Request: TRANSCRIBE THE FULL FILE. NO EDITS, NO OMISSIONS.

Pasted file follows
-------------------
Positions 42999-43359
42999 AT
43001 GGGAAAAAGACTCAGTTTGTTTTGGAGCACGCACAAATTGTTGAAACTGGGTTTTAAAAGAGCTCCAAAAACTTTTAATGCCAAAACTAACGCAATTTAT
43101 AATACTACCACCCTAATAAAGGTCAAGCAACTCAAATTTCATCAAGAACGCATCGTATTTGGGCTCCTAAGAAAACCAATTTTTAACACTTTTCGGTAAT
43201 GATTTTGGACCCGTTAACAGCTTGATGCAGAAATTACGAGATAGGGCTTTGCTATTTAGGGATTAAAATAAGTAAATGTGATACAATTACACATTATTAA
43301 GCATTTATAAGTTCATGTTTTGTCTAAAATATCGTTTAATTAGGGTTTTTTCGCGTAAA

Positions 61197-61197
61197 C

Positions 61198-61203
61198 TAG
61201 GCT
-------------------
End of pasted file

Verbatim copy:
Positions 42999-43359
42999 AT
43001 GGGAAAAAGACTCAGTTTGTTTTGGAGCACGCACAAATTGTTGAAACTGGGTTTTAAAAGAGCTCCAAAAACTTTTAATGCCAAAACTAACGCAATTTAT
43101 AATACTACCACCCTAATAAAGGTCAAGCAACTCAAATTTCATCAAGAACGCATCGTATTTGGGCTCCTAAGAAAACCAATTTTTAACACTTTTCGGTAAT
43201 GATTTTGGACCCGTTAACAGCTTGATGCAGAAATTACGAGATAGGGCTTTGCTATTTAGGGATTAAAATAAGTAAATGTGATACAATTACACATTATTAA
43301 GCATTTATAAGTTCATGTTTTGTCTAAAATATCGTTTAATTAGGGTTTTTTCGCGTAAA

Positions 61197-61197
61197 C

Positions 61198-61203
61198 TAG
61201 GCT